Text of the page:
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Condition: Used: Good
Comment: The item shows wear from consistent use, but it remains in good condition and works perfectly. All pages and cover are intact (including the dust cover, if applicable). Spine may show signs of wear. Pages may include limited notes and highlighting. May include "From the library of" labels.
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At My Father's Wedding: Reclaiming Our True Masculinity Hardcover – October 1, 1991

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Editorial Reviews

From Library Journal

Lee writes about the benefits of men's groups and the "camp-out and inner journey" gatherings that he leads. He reveals the wounds inflicted by emotionally and/or physically destructive fathering and prescribes healing methods that promote "true masculinity." While Sam Keen's Fire in the Belly ( LJ 2/15/91) and Robert Bly's Iron John ( LJ 11/15/90)--both best sellers--appeal to well-educated men, Lee's use of everyday language gives his study broader applications. Lee's implication that men's problems are mostly rooted in their fathers is questionable, and his overview of the men's movement is too brief. Recommended for most public libraries.
- Steven A. Fondiller, St. John's Univ. Lib., Jamaica, N.Y.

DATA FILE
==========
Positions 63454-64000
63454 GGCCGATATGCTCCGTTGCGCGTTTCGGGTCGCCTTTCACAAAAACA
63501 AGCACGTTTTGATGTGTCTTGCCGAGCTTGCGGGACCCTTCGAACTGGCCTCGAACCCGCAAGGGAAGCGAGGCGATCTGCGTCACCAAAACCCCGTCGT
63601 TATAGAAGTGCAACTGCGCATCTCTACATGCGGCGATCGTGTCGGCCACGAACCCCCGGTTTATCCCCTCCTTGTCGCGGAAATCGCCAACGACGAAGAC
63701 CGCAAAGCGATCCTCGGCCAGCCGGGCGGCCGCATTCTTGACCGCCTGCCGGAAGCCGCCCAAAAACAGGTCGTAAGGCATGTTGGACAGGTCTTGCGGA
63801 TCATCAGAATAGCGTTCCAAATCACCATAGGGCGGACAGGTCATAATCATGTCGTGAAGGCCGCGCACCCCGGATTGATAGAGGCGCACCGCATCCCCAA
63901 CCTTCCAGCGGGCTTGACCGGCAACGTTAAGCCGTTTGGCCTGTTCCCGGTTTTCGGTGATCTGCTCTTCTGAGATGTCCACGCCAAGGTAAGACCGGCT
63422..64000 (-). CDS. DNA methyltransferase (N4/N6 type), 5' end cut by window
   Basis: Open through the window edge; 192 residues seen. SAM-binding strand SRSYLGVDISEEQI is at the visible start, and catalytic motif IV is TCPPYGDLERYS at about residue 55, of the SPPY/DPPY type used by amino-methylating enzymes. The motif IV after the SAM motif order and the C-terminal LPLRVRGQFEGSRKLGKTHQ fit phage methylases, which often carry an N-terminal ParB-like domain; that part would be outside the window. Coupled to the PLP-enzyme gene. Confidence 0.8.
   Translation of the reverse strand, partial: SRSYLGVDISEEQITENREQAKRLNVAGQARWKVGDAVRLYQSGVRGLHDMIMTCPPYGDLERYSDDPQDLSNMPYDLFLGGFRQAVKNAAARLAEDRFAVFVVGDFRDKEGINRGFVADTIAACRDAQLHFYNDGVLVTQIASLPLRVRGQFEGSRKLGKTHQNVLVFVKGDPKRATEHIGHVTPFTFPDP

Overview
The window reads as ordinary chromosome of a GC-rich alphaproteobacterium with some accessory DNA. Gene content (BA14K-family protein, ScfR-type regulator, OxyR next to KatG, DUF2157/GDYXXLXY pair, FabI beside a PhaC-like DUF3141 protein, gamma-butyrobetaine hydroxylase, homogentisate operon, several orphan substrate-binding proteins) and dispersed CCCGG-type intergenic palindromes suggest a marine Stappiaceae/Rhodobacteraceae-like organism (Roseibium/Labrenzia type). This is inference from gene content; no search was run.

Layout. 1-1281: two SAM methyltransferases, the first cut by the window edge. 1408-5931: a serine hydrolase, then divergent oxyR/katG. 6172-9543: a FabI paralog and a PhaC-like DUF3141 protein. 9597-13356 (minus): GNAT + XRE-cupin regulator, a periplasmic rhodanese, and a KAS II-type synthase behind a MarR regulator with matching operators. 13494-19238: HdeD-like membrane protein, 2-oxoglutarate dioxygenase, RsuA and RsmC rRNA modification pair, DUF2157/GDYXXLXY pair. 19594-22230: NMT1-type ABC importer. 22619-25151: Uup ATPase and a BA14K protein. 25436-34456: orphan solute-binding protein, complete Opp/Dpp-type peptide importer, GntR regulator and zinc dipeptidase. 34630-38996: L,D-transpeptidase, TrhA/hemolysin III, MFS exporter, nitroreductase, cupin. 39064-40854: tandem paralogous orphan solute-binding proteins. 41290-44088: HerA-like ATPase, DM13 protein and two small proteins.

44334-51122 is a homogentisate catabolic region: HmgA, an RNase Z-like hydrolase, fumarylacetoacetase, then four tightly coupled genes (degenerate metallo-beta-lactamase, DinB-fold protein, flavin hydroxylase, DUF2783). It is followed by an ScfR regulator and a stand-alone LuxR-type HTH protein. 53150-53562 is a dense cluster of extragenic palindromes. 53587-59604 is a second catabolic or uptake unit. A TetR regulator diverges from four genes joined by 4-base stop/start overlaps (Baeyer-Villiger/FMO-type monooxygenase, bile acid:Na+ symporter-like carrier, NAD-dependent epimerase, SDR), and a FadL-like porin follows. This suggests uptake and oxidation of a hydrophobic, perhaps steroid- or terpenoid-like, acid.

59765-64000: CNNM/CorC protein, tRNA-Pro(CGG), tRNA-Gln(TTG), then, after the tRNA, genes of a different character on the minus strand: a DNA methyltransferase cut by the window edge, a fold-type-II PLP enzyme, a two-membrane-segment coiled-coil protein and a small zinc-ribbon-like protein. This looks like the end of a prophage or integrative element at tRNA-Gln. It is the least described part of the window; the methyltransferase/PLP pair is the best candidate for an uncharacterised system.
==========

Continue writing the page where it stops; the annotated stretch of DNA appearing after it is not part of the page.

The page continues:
Copyright 1991 Reed Business Information, Inc.

From Kirkus Reviews

Further exploration of the new masculinity, this time by men's workshop leader Lee. Lee's basic assumption is that sons whose fathers were not there for them--physically, emotionally, or spiritually--suffer a devastating loss. He writes with deep feeling of his own sense of loss and his long struggle to accept his father's abandonment. Lee's goal is to encourage and help other men to do the same, for he believes that only by grieving the loss of their fathers can men heal themselves and arrive at a clear understanding of their true masculinity. As a leader in the growing men's movement, Lee draws on his own experiences and those of participants in the men's gatherings and workshops he conducts. For women and for those men who have never attended a men's gathering, his revelations of what goes on at them--dancing, drumming, performing rituals, talking, listening, laughing, crying, and embracing--may be astonishing, alluring, or possibly alarming. Section titles--``The Wound,'' ``The Journey,'' ``The Healing,'' ``The Future''--suggest a structure that the book does not really have. Lee's writing resists shaping into architectural blocks; it gushes and winds like a river, forming eddies and coming back on itself from time to time. For those willing to go with the flow, the trip can be a rewarding one; those looking for specific answers may be disappointed. Includes exercises for ``letting go of Dad,'' lists of suggested books, magazines, and audiocassettes, and a directory of men's centers across the country. Will appeal primarily to men already involved in the men's movement and secondarily to women who want to understand them. -- Copyright ©1991, Kirkus Associates, LP. All rights reserved.

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